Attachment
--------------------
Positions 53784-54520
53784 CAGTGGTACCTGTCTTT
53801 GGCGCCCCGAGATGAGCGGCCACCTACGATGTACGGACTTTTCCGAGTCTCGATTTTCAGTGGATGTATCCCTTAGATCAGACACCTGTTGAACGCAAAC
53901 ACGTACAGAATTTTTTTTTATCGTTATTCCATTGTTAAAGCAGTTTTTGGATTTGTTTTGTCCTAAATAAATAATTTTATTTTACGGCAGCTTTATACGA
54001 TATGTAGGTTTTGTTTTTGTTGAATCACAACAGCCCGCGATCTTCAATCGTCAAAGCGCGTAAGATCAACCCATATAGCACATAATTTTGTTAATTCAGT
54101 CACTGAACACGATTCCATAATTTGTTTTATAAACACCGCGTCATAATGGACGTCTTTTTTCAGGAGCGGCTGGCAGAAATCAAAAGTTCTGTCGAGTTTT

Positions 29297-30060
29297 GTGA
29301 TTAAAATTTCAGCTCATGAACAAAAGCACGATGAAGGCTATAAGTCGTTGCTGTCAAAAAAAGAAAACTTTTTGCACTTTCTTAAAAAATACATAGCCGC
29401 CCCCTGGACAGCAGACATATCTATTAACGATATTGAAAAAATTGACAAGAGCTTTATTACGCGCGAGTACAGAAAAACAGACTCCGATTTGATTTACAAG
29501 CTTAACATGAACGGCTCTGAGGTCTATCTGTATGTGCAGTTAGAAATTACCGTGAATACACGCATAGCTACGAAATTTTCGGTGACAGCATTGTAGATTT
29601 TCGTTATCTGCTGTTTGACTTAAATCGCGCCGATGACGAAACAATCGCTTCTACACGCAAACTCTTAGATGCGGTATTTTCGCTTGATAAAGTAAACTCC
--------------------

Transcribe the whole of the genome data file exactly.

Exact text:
Positions 53784-54520
53784 CAGTGGTACCTGTCTTT
53801 GGCGCCCCGAGATGAGCGGCCACCTACGATGTACGGACTTTTCCGAGTCTCGATTTTCAGTGGATGTATCCCTTAGATCAGACACCTGTTGAACGCAAAC
53901 ACGTACAGAATTTTTTTTTATCGTTATTCCATTGTTAAAGCAGTTTTTGGATTTGTTTTGTCCTAAATAAATAATTTTATTTTACGGCAGCTTTATACGA
54001 TATGTAGGTTTTGTTTTTGTTGAATCACAACAGCCCGCGATCTTCAATCGTCAAAGCGCGTAAGATCAACCCATATAGCACATAATTTTGTTAATTCAGT
54101 CACTGAACACGATTCCATAATTTGTTTTATAAACACCGCGTCATAATGGACGTCTTTTTTCAGGAGCGGCTGGCAGAAATCAAAAGTTCTGTCGAGTTTT

Positions 29297-30060
29297 GTGA
29301 TTAAAATTTCAGCTCATGAACAAAAGCACGATGAAGGCTATAAGTCGTTGCTGTCAAAAAAAGAAAACTTTTTGCACTTTCTTAAAAAATACATAGCCGC
29401 CCCCTGGACAGCAGACATATCTATTAACGATATTGAAAAAATTGACAAGAGCTTTATTACGCGCGAGTACAGAAAAACAGACTCCGATTTGATTTACAAG
29501 CTTAACATGAACGGCTCTGAGGTCTATCTGTATGTGCAGTTAGAAATTACCGTGAATACACGCATAGCTACGAAATTTTCGGTGACAGCATTGTAGATTT
29601 TCGTTATCTGCTGTTTGACTTAAATCGCGCCGATGACGAAACAATCGCTTCTACACGCAAACTCTTAGATGCGGTATTTTCGCTTGATAAAGTAAACTCC